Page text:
As with a lot of newcomers, the thing that surprised me most was the timeline between getting the deal and the publication date. As a novice, when I first heard it would be 2 years before publication, it sounded like an eternity... but now having gone through it, I understand why it takes the time it does and am grateful for it.
Thanks to the thoughtful editorial process (Hi Rotem!), the final book is much stronger than my original manuscript. Plus, since I'm not the illustrator, it wasn't me doing most of the heavy lifting during those two years (Hi Isabel!), so as far as I'm concerned, the timeline is just right to give everyone the space they need to do their thing and collectively make our book as good as it can be.
What projects are you working on now?
I always try to keep at least 3-5 viable ideas in the works at any given time, but I do have one picture book manuscript that is making some headway... I can't say much about it quite yet, but I'm hoping to be able to share news soon. I can say it's a little more personal than Let Me Finish! and is inspired by some of my experiences growing up in an Asian-American family.
What advice would you give to other aspiring authors?
For those who are authors but not illustrators, there's a quote that I try to keep in mind while writing. It's from Antoine St. Exupery WIND, SAND, AND STARS (of course, he's more famously the author of THE LITTLE PRINCE). While talking about the early days of aviation and building a plane, he says:
"Perfection is achieved, not when there is nothing more to add, but when there is nothing left to take away."
That, to me, is the best advice for picture book writers. It's easy when staring at a blank page to think that the most important thing is to put words on a page... but what you leave off is just as important. That doesn't mean your text has to be spare--it can be grand and verbose--but every word should be essential. It's also a good reminder to leave plenty of space for the illustrator to work their magic, because that's when a book really takes flight.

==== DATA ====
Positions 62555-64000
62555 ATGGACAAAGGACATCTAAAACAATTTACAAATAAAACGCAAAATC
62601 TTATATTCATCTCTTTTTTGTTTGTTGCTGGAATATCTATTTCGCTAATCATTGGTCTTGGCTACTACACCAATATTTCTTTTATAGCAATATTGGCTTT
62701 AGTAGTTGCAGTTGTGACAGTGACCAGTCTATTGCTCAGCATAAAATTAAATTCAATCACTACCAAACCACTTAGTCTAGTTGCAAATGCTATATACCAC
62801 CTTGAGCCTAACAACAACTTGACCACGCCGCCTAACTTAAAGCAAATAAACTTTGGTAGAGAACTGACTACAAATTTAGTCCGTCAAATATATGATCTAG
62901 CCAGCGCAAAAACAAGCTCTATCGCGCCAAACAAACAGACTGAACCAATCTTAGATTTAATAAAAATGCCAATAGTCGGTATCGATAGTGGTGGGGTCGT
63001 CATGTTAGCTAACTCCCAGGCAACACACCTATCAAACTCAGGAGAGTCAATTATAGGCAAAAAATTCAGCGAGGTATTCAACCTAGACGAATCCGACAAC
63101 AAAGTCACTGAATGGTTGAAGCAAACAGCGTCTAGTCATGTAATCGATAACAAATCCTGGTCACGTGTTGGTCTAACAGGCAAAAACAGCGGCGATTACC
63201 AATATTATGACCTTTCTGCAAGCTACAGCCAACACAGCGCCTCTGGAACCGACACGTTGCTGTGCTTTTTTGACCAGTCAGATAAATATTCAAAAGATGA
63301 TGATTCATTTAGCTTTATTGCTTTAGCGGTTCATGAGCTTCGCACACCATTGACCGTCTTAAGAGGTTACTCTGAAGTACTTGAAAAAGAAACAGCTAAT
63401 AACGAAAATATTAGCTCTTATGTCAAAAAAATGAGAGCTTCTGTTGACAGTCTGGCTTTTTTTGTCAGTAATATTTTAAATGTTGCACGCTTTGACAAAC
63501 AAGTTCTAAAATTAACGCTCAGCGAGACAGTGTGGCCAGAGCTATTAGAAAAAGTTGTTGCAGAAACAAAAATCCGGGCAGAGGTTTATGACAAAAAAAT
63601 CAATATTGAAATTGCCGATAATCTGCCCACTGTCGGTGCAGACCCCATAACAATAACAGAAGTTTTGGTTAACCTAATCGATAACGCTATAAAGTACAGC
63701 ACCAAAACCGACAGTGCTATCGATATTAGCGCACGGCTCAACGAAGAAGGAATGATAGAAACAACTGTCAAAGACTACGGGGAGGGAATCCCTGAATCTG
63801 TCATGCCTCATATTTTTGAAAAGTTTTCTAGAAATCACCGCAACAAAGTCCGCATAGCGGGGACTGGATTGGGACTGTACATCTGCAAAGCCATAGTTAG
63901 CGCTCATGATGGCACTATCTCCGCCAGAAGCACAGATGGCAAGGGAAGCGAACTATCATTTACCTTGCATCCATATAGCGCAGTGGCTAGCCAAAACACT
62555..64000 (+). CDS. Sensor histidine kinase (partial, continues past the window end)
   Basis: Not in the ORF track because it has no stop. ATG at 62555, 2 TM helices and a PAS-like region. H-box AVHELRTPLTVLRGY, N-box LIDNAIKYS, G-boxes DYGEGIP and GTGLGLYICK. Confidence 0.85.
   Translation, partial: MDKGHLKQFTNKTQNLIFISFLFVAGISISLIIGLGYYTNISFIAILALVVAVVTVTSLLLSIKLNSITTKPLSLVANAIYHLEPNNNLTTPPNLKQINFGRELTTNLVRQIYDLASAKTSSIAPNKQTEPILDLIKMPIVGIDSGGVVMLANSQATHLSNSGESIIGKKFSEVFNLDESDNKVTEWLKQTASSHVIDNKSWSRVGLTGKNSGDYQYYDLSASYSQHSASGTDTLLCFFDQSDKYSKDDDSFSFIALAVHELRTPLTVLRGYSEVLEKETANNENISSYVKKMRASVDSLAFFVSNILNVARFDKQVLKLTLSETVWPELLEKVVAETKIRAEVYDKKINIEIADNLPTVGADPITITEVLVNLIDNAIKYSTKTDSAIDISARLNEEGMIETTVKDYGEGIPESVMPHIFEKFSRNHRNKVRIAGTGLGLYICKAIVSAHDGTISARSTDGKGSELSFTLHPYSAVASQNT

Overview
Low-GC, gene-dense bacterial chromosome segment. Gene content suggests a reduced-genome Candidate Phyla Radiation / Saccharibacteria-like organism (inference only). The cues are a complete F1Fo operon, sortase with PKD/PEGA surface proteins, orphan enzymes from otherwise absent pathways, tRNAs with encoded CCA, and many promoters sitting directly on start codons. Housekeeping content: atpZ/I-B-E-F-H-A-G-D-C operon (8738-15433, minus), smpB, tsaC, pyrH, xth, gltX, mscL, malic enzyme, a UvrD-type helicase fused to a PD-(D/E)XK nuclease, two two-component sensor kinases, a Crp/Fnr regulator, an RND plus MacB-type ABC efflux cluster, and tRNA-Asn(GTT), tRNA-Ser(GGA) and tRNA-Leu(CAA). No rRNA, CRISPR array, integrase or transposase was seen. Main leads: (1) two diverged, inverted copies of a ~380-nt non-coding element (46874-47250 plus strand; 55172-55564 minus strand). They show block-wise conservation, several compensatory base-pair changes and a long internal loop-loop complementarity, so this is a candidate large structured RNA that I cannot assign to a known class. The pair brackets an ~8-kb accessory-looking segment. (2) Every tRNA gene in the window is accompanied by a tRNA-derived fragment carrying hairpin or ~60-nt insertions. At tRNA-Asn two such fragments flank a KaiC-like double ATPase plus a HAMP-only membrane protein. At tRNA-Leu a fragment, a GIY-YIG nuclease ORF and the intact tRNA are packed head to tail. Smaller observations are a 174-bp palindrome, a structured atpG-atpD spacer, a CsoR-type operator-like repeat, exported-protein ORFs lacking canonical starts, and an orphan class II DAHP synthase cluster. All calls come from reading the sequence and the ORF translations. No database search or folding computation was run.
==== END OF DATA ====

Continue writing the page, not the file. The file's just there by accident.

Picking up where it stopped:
Other advice: Maybe don't do what I did and reject yourself for 10+ years before sending out your first manuscript. Just a thought.
That is great advice! What is the one thing most people don't know about you?
Well, actually that's an interesting story, it all began with _________ probably cursed_____________ too many goats for one plane_______________ obviously, after that we were never the same.
Where can we find you online?
You can find me at my website at www.minhlebooks.com or my (sporadically updated) blog www.bottomshelfbooks.com. I'm also on twitter: @bottomshelfbks and on Facebook through The Niblings page.
|© Danielle Lurie|
Minh Lê is the author of Let Me Finish! (Disney-Hyperion, June 7), illustrated by the super talented Isabel Roxas. He is a member of the children's literature consortium The Niblings and writes about picture books at Bottom Shelf Books (and occasionally for the Huffington Post and the New York Times). Outside of spending time with his beautiful wife and sons, his favorite place to be is in the middle of a good book.